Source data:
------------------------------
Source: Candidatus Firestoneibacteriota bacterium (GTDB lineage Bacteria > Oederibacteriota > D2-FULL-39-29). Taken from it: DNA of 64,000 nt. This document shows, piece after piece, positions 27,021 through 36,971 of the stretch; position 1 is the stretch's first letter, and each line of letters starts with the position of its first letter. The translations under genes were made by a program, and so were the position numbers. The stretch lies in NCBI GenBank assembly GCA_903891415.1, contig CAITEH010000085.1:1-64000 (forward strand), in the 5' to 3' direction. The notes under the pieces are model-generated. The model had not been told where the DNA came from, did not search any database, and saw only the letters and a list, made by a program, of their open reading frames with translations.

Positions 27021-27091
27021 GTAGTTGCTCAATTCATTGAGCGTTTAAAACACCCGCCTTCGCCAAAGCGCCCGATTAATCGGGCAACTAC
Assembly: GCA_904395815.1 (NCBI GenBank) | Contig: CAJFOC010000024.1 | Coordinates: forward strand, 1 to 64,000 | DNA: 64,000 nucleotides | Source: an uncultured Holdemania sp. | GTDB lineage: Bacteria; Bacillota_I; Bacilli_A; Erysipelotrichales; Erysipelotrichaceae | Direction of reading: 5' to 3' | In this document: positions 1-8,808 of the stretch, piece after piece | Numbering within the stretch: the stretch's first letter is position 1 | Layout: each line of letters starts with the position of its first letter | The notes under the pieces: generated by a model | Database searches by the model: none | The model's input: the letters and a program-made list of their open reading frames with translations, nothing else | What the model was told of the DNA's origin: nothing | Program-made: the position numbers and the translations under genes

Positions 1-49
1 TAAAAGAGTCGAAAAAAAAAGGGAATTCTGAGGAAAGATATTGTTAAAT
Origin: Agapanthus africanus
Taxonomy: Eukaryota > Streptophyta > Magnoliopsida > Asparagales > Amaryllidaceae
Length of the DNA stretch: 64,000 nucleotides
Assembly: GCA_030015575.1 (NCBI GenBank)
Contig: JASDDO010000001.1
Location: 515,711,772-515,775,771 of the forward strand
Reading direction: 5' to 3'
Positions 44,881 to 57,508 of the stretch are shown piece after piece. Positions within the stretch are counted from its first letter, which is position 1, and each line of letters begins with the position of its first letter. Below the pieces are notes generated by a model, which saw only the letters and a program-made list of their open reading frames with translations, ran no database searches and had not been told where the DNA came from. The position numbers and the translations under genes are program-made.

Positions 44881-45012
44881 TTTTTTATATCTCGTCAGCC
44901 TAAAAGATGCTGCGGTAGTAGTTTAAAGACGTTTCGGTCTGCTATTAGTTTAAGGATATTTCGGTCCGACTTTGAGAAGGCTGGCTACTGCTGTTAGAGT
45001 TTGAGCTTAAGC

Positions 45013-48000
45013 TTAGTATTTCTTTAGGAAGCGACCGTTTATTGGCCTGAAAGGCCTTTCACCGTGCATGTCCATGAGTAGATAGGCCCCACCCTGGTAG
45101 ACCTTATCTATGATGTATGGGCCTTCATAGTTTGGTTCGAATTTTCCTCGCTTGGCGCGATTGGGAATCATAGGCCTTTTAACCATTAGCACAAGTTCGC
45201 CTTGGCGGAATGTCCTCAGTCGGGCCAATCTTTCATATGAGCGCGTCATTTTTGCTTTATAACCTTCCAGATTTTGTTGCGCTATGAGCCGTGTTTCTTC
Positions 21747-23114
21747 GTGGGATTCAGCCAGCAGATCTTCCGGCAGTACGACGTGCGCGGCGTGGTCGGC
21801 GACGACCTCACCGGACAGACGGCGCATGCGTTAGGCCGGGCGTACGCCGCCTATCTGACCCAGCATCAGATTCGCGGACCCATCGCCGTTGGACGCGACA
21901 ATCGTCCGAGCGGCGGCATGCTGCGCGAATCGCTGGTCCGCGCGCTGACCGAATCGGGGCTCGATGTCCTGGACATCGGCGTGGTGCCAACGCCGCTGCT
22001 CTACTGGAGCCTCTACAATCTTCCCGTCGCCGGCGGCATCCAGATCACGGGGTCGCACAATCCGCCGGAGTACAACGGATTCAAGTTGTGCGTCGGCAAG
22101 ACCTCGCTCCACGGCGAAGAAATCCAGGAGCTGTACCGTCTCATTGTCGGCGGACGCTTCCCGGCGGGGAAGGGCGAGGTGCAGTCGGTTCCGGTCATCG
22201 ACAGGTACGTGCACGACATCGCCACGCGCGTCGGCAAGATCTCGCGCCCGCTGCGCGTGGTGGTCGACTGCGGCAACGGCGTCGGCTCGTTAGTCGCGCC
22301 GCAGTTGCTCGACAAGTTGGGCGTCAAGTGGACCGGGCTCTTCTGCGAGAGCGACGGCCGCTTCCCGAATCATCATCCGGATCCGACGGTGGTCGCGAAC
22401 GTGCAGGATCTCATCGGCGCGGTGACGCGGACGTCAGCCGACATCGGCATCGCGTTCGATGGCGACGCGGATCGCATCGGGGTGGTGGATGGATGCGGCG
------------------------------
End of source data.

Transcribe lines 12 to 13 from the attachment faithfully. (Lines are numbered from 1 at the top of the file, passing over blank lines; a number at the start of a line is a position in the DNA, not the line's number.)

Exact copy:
Location: 515,711,772-515,775,771 of the forward strand
Reading direction: 5' to 3'